Of 700 000 recorded attacks monitored by Avast in the last week in October, 13.5% came through USB devices the researchers said.
The key attack point for malware is the AutoRun feature in Microsoft Windows operating systems, they said.
The threat of USB-distributed malware is much more widespread than just the Stuxnet attacks on enterprise computers, said Jan Sirmer, analyst at Avast Virus Lab.
"Cyber-criminals are taking advantage of people's natural inclination to share with their friends and the growing memory capacity of USB devices," he said.
Any infected USB device, but most commonly memory sticks, typically starts an executable file that pulls in a vast array of malware that is copied to Windows.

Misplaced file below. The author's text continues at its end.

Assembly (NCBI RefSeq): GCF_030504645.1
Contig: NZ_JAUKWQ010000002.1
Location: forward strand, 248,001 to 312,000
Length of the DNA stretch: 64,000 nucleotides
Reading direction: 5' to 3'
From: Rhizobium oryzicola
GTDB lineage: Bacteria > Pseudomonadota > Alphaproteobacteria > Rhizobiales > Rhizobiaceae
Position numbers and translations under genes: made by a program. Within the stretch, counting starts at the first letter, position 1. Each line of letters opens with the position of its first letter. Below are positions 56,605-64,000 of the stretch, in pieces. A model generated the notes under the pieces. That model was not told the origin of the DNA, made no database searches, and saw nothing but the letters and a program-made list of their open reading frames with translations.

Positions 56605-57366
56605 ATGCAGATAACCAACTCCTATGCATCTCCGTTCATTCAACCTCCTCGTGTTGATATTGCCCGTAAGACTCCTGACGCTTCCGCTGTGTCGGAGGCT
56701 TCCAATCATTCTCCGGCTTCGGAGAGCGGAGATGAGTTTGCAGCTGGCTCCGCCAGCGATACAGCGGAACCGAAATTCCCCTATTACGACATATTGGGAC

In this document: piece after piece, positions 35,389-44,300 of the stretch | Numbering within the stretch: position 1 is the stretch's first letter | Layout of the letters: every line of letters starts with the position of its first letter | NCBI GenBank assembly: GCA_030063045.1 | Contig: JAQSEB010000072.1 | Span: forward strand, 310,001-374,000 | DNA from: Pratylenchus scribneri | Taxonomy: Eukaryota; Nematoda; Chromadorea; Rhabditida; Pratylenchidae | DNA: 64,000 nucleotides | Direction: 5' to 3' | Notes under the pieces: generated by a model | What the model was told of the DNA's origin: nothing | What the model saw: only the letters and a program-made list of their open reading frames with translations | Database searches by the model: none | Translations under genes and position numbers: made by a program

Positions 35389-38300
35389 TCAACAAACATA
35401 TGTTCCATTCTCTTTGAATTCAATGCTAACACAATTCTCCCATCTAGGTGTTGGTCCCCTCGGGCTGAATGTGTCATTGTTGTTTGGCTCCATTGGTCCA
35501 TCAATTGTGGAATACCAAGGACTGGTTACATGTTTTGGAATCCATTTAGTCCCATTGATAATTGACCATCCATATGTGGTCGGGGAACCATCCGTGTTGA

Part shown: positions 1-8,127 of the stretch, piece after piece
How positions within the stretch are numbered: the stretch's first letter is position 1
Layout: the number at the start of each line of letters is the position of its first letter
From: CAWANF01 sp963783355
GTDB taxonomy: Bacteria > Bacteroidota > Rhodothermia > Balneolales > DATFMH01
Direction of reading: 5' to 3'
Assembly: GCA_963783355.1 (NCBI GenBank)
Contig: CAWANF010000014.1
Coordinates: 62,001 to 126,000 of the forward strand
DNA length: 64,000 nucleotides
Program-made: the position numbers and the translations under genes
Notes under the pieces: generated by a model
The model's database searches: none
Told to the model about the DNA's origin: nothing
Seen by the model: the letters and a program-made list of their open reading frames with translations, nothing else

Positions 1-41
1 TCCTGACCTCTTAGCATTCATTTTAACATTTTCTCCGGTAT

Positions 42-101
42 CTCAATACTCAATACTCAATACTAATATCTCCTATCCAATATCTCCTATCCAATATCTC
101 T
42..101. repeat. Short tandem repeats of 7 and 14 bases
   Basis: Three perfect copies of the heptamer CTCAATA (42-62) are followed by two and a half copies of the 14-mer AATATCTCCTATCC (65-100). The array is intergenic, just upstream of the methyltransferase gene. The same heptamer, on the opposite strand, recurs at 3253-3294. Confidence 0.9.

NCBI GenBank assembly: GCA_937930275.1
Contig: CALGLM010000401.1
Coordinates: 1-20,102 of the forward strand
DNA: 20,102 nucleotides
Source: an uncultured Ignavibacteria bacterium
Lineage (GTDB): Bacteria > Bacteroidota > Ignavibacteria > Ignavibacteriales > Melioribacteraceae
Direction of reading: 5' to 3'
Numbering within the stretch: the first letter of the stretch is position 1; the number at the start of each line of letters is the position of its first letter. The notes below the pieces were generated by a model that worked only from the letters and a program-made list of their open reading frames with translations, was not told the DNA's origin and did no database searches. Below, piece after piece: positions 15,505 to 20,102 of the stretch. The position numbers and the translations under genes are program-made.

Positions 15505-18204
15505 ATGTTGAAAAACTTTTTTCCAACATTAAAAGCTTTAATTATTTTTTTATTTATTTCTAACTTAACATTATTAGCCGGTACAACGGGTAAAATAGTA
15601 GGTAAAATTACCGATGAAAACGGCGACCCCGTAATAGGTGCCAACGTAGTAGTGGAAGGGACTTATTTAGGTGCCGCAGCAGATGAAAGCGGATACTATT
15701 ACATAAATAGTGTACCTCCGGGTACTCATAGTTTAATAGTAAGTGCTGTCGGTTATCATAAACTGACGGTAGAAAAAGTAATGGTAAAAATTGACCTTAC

"In a work environment, staff will often bring in their own USB memory sticks to move files around," said Sirmer.
"This can bypass gateway malware scanners and leave the responsibility for stopping malware just on the local machines' antivirus software," he said.
Detecting AutoRun malware is complicated by the growing memory of USB devices and more complex obfuscation techniques, said Sirmer.
"This danger is poised to increase with the introduction of the new USB 3 standard. In parallel with these technological improvements, the writers of AutoRun malware are developing new code and ways to obfuscate their work," he said.
This story was first published by Computer Weekly